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    Switching podcast apps, again ๐ŸŽง

    As predicted, after a couple of months with the Apple Podcasts app, I’m back to Overcast. I think that Apple’s Podcasts app is great for anyone new to podcasts, given it has a strong focus on discovering new shows. I’m looking for a podcast app that simply plays my carefully curated, short list of podcasts. With Apple Podcasts, I kept finding new episodes of shows I didn’t intend to subscribe to in my queue.

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    Photos of a dog at a cottage

    Lucy enjoyed her time at the cottage

    Huntsville 70.3 Ironman notes ๐ŸŠโ€โ™‚๏ธ๐Ÿšดโ€โ™‚๏ธ๐Ÿƒโ€โ™‚๏ธ

    After a few weeks of recovery, here are a few notes on the Huntsville 70.3 Ironman. The short version (given there’s lots of details below) is that the course was fantastic, though very hilly, and I managed to shave 15 minutes from my last 70.3. Pre-race No surprises here. There were scheduled times for registration and all we needed was the receipt from our online payment. With that, they handed over a wristband, timing chip, stickers for my bike and helmet, a hot-pink swim cap for my age group, t-shirt, and a morning gear bag for transferring clothing from the swim start to the run finish.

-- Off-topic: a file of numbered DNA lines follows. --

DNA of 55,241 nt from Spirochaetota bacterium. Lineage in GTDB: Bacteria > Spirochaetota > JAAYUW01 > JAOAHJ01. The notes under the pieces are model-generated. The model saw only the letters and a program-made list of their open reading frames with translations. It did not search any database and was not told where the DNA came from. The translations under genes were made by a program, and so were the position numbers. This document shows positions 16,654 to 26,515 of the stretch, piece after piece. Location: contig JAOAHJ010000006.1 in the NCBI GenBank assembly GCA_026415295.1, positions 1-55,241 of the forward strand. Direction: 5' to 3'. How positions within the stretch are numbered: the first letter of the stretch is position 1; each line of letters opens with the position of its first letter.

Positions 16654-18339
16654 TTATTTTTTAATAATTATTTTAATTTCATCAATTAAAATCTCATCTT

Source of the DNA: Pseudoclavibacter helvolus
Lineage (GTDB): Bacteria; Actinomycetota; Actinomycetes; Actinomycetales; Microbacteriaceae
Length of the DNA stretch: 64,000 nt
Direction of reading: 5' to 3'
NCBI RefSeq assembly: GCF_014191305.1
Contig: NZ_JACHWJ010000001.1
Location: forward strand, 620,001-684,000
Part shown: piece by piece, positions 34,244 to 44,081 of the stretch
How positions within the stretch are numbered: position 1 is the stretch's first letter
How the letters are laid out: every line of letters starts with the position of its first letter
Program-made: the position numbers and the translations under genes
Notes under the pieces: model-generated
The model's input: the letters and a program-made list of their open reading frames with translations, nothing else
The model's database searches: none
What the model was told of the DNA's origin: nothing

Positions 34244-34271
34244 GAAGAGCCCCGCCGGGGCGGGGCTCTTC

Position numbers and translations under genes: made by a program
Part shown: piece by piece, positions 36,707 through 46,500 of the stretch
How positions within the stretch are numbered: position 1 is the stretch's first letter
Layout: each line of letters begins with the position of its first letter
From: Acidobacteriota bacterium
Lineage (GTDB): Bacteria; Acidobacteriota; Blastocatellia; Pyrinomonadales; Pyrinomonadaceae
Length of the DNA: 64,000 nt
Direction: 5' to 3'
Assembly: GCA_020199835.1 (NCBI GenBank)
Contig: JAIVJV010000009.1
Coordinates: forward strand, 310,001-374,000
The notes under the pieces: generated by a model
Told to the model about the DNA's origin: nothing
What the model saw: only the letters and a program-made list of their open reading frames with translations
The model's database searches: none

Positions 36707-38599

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    Simplifying my personal iPhone

    Now that I’ve separated my work and personal iPhones, I’m taking some time to simplify my personal device. The biggest change is that for work, I’m now fully into the Office 365 product. So, email in Outlook, tasks in To Do, and notes in OneNote. Although I really liked using MindNode as my project and task manager and Apple Notes for my notes, I have to admit that this just works so much better for work tasks and with my office Windows PC.

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    Milton Sprint Triathlon ๐ŸŠโ€โ™‚๏ธ๐Ÿšดโ€โ™‚๏ธ๐Ÿƒโ€โ™‚๏ธ

    That was fun! Really well organized, friendly racers, and great weather. There were 466 racers, though other than the parking lot, it didn’t seem crowded. Swim Mass start by age group for the swim. Temperature was quite nice. Other than an elbow to the nose coming around the last buoy, a pleasant swim ๐Ÿ˜€. Bike The course confronts you almost right away with a steep 320m climb up the escarpment that really tests the legs.

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    โ˜Ž๏ธ ๐Ÿ˜ฑ Living dangerously for seven years with a corporate phone

    For seven years now, I’ve been living dangerously by only using my corporate phone for everything. I knew this was wrong, yet couldn’t resist, until this week. There were only two, day-to-day negative impacts of relying on a corporate phone. The first, admittedly minor, though surprisingly annoying, one is that any explicit songs in Apple Music were blocked. It isn’t that I feel compelled to listen to explicit lyrics. Rather, there are lots of good songs with a few swear words thrown in, especially for the more high-energy rock I prefer for workouts.